Yet I faced a terrible problem. There was not single fundamentalist in my classes, and there were only a few pietists. Instead, my classrooms were filled either with badly catechized Catholics coming down from the North, or else with regional Protestants who knew little if anything about their own tradition. I was desperate. What to do? I had been educated to do a job for which I was grossly unprepared: to deepen and re-vitalize the shallow and inert faith of my students—and also of myself.

I was saved from total disaster when I was confronted by the minister of the campus Baptist church, Warren Carr. He was smarter, tougher, funnier, and more theologically astute than almost all of the professors at Wake Forest. He had put his life on the line during the civil rights crisis of the 1960s. His house was bombed and his church desecrated in Durham, North Carolina. Yet Carr always made clear that his courageous stance on racial justice was for the sake of the gospel. There is nothing higher or greater than the kingdom of God, I learned from Carr. It is the criterion for judging and transforming even the noblest of moral causes, not an instrument for their realization. Carr had learned this lesson from Karl Barth, the great Swiss Protestant theologian whom he inspired me to study.

At first I balked. There was still a residual Tillichianism at work in my conviction that the great monuments of Western art and culture were sufficient to sustain Christian faith. But a year spent in Italy (1976–1977) cured me of this delusion. The European churches were on their way to becoming mausoleums, and even their civil impact was rapidly dwindling. And so I plunged into the work of Søren Kierkegaard, seeking a radical alternative to the collapse of Christendom. Eventually I discovered what Kierkegaard himself confessed—that he is a corrective rather than a cure, a way station and not a stopping-point. And so I immersed myself in Barth by way of massive self-tutelage.

I also began setting Barthian theology in relation to a clutch of writers who helped me to re-baptize my own imagination, as well to reinvigorate the dormant Christianity of my students: T. S. Eliot and W. H. Auden, J. R. R. Tolkien and C. S. Lewis, Graham Greene and Walker Percy—all of them either Roman Catholics or Anglo-Catholics. Best of all, I returned to Flannery O’Connor. She grabbed the attention of my Wake Forest students like no one else.

Church at the Center

What Karl Barth and this clutch of literary folk all had in common was the thing most glaringly absent from both my Bible Belt past and my recent conversion to liberal Protestantism—the absolute centrality of the Church. I had grown up believing that salvation is essentially an interior and private relation to Christ based on a once-in-a-lifetime decision to “accept Jesus as my personal savior” so that, when I died, I would “go to heaven.” The church was often reduced to a voluntary society of likeminded believers gathered to foster this individualist and otherworldly faith.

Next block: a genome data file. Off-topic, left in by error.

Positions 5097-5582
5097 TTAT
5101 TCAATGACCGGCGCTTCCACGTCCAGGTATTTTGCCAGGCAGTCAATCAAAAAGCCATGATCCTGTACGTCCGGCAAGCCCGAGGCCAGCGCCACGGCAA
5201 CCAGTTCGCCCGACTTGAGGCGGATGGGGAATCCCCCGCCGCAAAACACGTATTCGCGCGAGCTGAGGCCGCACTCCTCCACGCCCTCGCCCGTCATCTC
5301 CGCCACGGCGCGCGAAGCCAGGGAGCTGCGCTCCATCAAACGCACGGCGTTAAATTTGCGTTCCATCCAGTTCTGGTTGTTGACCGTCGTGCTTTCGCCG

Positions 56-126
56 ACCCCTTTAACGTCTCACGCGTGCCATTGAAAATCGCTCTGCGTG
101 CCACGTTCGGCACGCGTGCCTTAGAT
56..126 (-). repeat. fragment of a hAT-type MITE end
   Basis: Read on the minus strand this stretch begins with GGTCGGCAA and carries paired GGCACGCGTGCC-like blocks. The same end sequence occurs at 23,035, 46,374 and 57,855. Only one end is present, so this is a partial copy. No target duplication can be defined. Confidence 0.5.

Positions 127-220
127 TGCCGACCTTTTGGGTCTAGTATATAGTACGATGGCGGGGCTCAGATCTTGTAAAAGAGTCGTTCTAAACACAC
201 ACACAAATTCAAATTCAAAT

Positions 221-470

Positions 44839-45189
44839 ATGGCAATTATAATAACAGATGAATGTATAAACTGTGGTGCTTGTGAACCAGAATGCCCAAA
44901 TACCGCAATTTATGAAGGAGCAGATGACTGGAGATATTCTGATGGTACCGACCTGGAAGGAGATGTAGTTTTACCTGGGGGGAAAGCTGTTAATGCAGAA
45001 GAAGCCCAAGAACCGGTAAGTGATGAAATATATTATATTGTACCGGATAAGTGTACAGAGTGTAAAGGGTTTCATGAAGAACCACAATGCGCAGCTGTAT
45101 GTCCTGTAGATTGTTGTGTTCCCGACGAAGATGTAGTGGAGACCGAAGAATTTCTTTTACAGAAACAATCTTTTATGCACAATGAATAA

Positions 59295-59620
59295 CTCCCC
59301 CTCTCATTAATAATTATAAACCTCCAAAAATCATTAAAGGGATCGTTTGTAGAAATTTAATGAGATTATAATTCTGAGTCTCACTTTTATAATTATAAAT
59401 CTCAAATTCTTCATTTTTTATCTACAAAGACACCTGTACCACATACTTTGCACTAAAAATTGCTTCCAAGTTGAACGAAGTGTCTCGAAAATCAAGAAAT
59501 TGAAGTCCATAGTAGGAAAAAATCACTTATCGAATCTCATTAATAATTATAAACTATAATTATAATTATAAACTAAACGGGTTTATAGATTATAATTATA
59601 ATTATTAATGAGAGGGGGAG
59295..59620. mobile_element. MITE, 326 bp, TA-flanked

I learned, during my Wake Forest years, that such a sub-ecclesial notion of the gospel is the virtual obverse of Protestant liberalism. Among Evangelical pietists, the church exists largely to convert others to the love of Jesus through prayer and Bible study. Among social gospellers, the church frequently seeks to realize the American goal of individual freedom and civil rights. In both cases, the church gains its alleged liberty from state interference by surrendering its unique mission as the prophetic and sacramental people of God.

My Swiss Calvinist theologian and my expanding cadre of Catholic writers offered a fine ecclesial remedy to right and left alike. From them I learned that the gospel is inherently and irreducibly other. Christianity is by definition an ec-centric faith. It demands our full allegiance to another Center and an alternate City. The Church is God’s earthly polis in the making. It constitutes us into a peculiar people who do exceedingly odd things—being reconciled to the worst enemies, refusing to take vengeance on those who deserve it, and even (as Walker Percy said) “shriving the sins of Buick dealers.”

To be Christian, as St. Paul repeatedly insists with the phrase “en Christo,” is to belong to the Body of Christ. You cannot say “Jesus Christ,” I began to discover, without also saying “and his Church.” Here is the one Community capable of true diversity whenever it is ordered to the all-embracing love of God. It is in fact the only multi-ethnic, multi-lingual, multi-cultural, class-transcending culture: the Body of Christ. For 26 years, therefore, I devoted my life to teaching these Protestant and Catholic figures to my Protestant and Catholic students at Wake Forest.

Act IV: “Back” to Baylor

Yet there was still a further turn awaiting me. It occurred through an act of downward mobility when, in 1997, I left Wake Forest to teach at a much lesser-known Baptist school, Samford University in Birmingham, Alabama. It was wrenching to abandon the companions of a quarter-century’s making, especially the large following of bright and faithful students who eagerly received my teaching at Wake Forest. I was relieved when a friend named Ed Friedenberg pulled me aside one day for avuncular wisdom: “You may have ruined your career but saved your soul.”